The following year I began studying at Waikato University and finally heard Garageland for the first time on the student radio station there - Contact 89FM - and I fell in love with it and them. Being driven out of Hamilton on the way home for uni holidays I'd will the signal to last a little longer, play tapes my walk-man that I'd recorded of various shows once the signal had disappeared and try and try to pick up a signal once at home.
Garageland are tied up in a beautiful nostalgia I have for those times, which is funny considering their music invokes a nostalgia itself. It was the first guitar pop music from NZ I'd ever heard and I thought it the prettiest thing ever - those bittersweet '60s chords; the lyrics that spoke of relationship dynamics and '90s young adulthood that were still mysterious to a 17-year-old girl; music that made me dance and jump around on my student hostel bed and yell out "Sometimes I...LOSE IT!". Something about Come Back still gets to me, I've played it multiple times today on YouTube like I'm a 17-year-old girl pressing the little left pointing triangle button on my portable CD player back to the start of it all.
Maltese Falcons - The Maltese Falcon
Over the last 18ish months, Ducklingmonster and Kraus became super important musical forces in my life. I'd sorta missed them for years as solo-mumming and dedicating myself to another stint at university meant gig-going and keeping up with all the happenings in local music took a back seat. Plus most of my 20s were pre-internet too, as I was always too poor to be able to afford internet access at home.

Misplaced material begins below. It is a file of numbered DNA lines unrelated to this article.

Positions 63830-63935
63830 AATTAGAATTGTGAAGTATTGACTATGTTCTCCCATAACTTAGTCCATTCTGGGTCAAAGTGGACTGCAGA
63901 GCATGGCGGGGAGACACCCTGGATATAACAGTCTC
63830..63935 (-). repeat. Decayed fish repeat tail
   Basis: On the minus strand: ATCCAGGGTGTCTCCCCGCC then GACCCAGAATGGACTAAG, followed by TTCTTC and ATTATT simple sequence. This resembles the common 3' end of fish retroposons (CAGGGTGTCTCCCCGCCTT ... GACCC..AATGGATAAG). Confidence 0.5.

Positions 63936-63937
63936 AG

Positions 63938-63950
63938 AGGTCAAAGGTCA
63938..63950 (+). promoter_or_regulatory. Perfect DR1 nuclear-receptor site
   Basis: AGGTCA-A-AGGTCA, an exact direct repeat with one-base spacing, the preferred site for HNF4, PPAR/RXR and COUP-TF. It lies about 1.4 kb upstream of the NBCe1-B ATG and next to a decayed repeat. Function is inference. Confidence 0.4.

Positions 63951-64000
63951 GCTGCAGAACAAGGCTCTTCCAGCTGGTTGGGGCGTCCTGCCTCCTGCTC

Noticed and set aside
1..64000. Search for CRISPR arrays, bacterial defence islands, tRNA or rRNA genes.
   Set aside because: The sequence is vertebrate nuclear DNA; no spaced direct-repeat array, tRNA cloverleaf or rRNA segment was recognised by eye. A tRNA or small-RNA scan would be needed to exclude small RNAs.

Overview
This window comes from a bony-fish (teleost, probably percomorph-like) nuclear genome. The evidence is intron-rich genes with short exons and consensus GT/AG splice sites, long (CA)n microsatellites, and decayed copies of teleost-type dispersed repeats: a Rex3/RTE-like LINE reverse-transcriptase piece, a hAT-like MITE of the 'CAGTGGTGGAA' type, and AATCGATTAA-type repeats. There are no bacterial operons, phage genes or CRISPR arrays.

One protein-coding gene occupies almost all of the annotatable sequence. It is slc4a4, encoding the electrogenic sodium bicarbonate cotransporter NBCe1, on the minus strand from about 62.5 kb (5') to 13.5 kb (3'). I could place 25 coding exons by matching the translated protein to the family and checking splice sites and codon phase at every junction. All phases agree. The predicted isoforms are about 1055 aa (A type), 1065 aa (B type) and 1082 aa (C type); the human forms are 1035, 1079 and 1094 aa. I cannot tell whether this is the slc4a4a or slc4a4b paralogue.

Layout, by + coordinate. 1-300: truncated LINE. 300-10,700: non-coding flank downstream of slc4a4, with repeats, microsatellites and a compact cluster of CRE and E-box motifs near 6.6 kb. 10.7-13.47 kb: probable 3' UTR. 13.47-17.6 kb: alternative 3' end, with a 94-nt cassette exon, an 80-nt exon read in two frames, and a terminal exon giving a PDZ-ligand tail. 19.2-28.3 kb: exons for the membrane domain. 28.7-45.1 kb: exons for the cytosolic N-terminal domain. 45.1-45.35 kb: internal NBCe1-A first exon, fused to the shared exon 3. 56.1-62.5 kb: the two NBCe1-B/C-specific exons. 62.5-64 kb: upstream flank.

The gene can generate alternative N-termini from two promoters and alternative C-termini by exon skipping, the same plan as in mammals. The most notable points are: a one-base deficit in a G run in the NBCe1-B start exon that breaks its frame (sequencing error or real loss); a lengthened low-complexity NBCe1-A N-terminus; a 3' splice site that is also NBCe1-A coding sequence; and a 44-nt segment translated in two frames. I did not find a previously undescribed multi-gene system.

My first musical encounter with Ducklingmonster was seeing her play at Happy in Wellington with a band I can't even remember the name of on one of the weekends my son - Dell - went to his Dad's house. That show was awesome and I left it with one of the most evocative lyrics ever running through my head that I've thought of many times in the years that followed: Beth was chanting "it was so beige"- or at least that's what I heard - and I thought it a brilliant scathing encapsulation of people and things that strip away the sparkle of life and seek to dull peoples shine.
'Beige' fast became a favourite adjective of mine to describe things that bored and depressed me. 'Beige' was political ambivalence and my disatisfaction with the status quo and it attained even more meaning once I started to seriously delve into feminism in my post-grad studies (which later still helped me to seek to make music that was congruent with my ethics and feminism). I've had the pleasure of seeing Ducklingmonster perform several times since then and think she's a phenomenal experimental musician and artist, plus the support she gives to local musicians is outright beautiful.